Constructed Nature of Sexuality Analytical Essay

Constructed Nature of Sexuality
A discussion on how society has constructed the idea of sexuality.
# 153907 | 0 words | 0 sources | 2014 | US
Published on Jun 16, 2014 in Gender and Sexuality (Sexual Politics)


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From the Paper:

"Sexuality and its nature have changed over time due to different social ideas of what is considered normal and acceptable. In ancient Greece and Rome, men were allowed to have sexual with relationships with young boys as a way of mentoring them; this was known as pederasty. If a man were to take part in pederasty today, he would be labeled a pedophile and be sent to prison if his actions were discovered. In his book Making Sex: Body and Gender from the Greeks to Freud written in 1990, Thomas W. Laqueur discusses sex and sexuality throughout history and how it changed or developed based off of new discoveries. Laqueur says that "there are two explanations for how the two modern sexes as we imagine them were, and continue to be invented: one is epistemological and the other is, broadly speaking, political." This means that sexuality isn't based off of an absolute science, but is instead based off of what people know and what people want to believe. Laqueur later goes on to argue that sexuality "is not susceptible to empirical testing" and that "all but the most circumscribed statements about sex are, from their inception, burdened with the cultural work done by those propositions." Laqueur is correct about the constructed nature of sexuality because sexuality is clearly formed by what society believes to be acceptable or normal - the entire concept of sexuality is an idea created by humanity.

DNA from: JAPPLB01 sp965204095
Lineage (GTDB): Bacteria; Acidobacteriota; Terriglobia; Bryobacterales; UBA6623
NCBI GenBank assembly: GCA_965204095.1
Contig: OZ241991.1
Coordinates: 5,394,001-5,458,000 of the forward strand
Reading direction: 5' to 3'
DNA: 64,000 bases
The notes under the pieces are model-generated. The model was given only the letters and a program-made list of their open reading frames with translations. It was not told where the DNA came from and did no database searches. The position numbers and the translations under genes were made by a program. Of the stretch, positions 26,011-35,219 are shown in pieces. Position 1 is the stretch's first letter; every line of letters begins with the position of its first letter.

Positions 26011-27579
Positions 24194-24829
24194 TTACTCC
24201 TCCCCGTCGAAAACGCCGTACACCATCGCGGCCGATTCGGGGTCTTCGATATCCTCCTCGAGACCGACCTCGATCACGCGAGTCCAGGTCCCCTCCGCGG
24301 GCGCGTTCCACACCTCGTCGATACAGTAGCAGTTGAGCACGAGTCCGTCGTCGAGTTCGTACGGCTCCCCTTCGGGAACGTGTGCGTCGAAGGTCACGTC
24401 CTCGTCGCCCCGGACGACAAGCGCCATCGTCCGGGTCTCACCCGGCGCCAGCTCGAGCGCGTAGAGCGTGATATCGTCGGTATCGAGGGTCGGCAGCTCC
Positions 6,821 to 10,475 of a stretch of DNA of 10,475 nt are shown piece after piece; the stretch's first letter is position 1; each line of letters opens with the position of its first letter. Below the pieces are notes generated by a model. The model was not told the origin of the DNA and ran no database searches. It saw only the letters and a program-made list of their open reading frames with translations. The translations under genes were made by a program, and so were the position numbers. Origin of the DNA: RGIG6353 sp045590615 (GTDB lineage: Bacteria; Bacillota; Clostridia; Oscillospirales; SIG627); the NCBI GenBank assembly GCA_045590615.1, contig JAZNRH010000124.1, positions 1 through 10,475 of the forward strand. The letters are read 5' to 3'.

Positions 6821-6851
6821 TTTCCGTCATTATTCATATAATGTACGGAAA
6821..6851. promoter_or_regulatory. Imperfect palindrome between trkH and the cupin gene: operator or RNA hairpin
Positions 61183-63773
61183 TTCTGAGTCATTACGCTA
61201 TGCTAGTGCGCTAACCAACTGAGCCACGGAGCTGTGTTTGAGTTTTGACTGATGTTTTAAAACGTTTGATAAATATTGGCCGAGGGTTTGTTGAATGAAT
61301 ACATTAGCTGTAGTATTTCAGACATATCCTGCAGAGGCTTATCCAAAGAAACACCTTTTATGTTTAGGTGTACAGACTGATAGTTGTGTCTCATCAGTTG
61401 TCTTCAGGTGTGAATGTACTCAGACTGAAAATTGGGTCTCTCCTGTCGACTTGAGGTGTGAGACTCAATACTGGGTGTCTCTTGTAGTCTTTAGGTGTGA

"Laqueur is not the only person to write about the idea that sexuality is constructed by society. In the mid-twentieth century, two men by the names of John Gagnon and William Simon came up with theories about the social sources of sexuality. Gagnon and Simon argued that "sexual life is subject to a 'socio-cultural molding...surpassed by few other forms of human behavior." This is similar to the argument that Laqueur made about sexuality because Gagnon and Simon are also arguing that sexuality is made based off of beliefs held by the society of any one culture. Society is continually trying to discover the scientific basis behind human sexuality so that they can then fit a person's sexuality into a specific category such as heterosexuals, homosexuals, or transgender."

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